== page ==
In 2007, two groups filed separate class action suits against Volkswagen. The cases were consolidated for pre-trial purposes because they raised substantially similar allegations: that several models of Volkswagen and Audi automobiles had defectively designed sunroofs that, when clogged by plant debris and pollen, allowed water to leak into the vehicle. While leakage could be prevented through regular cleaning and maintenance, Volkswagen allegedly failed to inform car owners of these preventive measures because such a disclosure would acknowledge a design defect, and would likely obligate Volkswagen to cover any resulting damage under their warranty program. The parties reached a settlement, under which a "reimbursement group" received the right to reimbursement for certain qualifying damages, paid from an $8 million fund. "Residual group" member were required to wait until the reimbursement group made its claims. The court certified a single class. The Third Circuit reversed, agreeing with objectors that the representative plaintiffs, all members of the reimbursement group, cannot adequately represent the interests of the class members in the residual group; the certification violated FRCP 23(a)(4). View "Dewey v. Volkswagen " on Justia Law
Banks v. Int’l Rental & Leasing Corp.
Barnabas rented a van from Budget and gave Dewindt permission to use it without listing her as an authorized driver on the rental agreement. Dewindt was driving down a steep hill when the brakes failed. Dewindt attempted to stop by driving onto an uphill driveway. The van crashed into a tree, injuring the passengers. Barnabas was not in the van. The district court entered summary judgment for Budget. The Third Circuit reversed and remanded on claims of strict liability, breach of warranty, and loss of consortium. The district court erroneously relied on cases decided under the Second Restatement of Torts which does not recognize strict liability claims against lessorss. Strict liability under the Third Restatement would reach Budget as lessor/distributor of the allegedly defective van. The Third Circuit had certified the question and the Supreme Court of the Virgin Islands responded that Virgin Islands local courts should apply sections 1 and 20 of the Third Restatement and allow lessors to be held strictly liable for injuries resulting from a defective product. The district court should also determine whether plaintiffs may rely on warranties in the rental agreement with Budget. View "Banks v. Int'l Rental & Leasing Corp." on Justia Law
Wright v. Owens Corning
Plaintiffs installed shingles manufactured by Owens Corning (debtor). They discovered leaks in 2009; shingles had cracked. Each sent warranty claims, which were rejected. They filed a class action alleging fraud, negligence, strict liability, and breach of warranty. In 2000, the debtors had filed Chapter 11 bankruptcy petitions; the Bankruptcy Court set a claims bar date in 2002 and approved a notice that appeared in multiple publications. Notices of the confirmation hearing for the Plan, in 2006, included generic notice to unknown claimants. At the time they filed the class action plaintiffs did not hold “claims” under 11 U.S.C. 1101. The Third Circuit subsequently established a rule that a claim arises when an individual is exposed pre-petition to a product or other conduct giving rise to an injury, which underlies a right to payment under the Bankruptcy Code. Based on that holding, the district court held that plaintiffs’ claims were discharged. The Third Circuit affirmed in part and remanded, agreeing that plaintiffs had “claims.” Both were “exposed” to the product before confirmation of the plan. Plaintiffs were not afforded due process by published notice, however, because they could not have known they had claims at the time of confirmation. View "Wright v. Owens Corning" on Justia Law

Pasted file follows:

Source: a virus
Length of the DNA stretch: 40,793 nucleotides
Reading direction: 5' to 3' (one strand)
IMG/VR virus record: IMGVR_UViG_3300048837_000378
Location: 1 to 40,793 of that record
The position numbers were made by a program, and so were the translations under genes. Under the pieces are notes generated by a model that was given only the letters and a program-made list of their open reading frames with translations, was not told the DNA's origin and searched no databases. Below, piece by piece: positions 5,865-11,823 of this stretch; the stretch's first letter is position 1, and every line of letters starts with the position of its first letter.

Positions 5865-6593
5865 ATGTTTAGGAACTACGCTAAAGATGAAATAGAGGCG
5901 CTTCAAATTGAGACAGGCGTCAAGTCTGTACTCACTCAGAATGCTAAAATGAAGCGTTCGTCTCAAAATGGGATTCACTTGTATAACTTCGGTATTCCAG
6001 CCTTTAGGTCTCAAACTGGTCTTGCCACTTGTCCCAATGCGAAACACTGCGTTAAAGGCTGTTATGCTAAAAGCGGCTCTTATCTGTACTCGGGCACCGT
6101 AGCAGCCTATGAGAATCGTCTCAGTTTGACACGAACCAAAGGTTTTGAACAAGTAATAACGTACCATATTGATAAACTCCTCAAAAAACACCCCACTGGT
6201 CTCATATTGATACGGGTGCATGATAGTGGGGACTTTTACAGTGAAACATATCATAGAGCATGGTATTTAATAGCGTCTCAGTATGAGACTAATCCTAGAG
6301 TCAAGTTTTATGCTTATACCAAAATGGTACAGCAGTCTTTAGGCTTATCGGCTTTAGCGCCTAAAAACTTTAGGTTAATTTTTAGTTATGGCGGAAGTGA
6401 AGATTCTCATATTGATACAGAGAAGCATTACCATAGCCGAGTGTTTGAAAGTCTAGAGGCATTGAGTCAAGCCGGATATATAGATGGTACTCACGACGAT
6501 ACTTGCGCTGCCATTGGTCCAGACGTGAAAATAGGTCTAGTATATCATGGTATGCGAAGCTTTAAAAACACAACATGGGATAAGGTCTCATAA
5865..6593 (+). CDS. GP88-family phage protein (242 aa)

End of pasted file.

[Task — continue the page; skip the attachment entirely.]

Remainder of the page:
Covell v. Bell Sports Inc.
A 36 year-old schoolteacher sustained serious brain injuries when he was struck by a car while bicycling to work. His parents, appointed as his legal guardians, filed a products liability suit against the manufacturer of the bicycle helmet their son wore during the collision. The district court permitted the manufacturer to introduce expert testimony, based in part upon the United States Consumer Product Safety Commission's Safety Standard for Bicycle Helmets (16 C.F.R. 1203). Ultimately, experts for both sides agreed that the CPSC Standard forms the starting point for any bicycle helmet design, and that the helmet at issue satisfied the CPSC Standard in all respects. The court instructed the jury pursuant to sections 1 and 2 of the Restatement (Third) of Torts. The Court also instructed the jury that, in determining whether the helmet was defective, it could consider evidence of standards or customs in the bicycle helmet industry, including the CPSC Standard. The jury returned a verdict for the defense. The Third Circuit affirmed, holding that the jury instructions and admission of the CPSC standard represented Pennsylvania law.
Roth v. Noralfco, LLC
Plaintiff was unloading a railway tank car filled with sulfuric acid when its chemical contents exploded, spraying across his face and chest and inflicting severe burns. He sought damages under the common law, but the district court held that his lawsuit was preempted by the Hazardous Materials Transportation Act, 49 U.S.C. 5101–5128. The Third Circuit affirmed. The Act expressly preempts any common law requirement about the design of a package, container, or packaging component qualified for use in transporting hazardous materials in commerce. The tank car at issue is a container qualified for such use, regardless of whether what plaintiff was doing constituted transport or his employment status at the precise moment of his injury.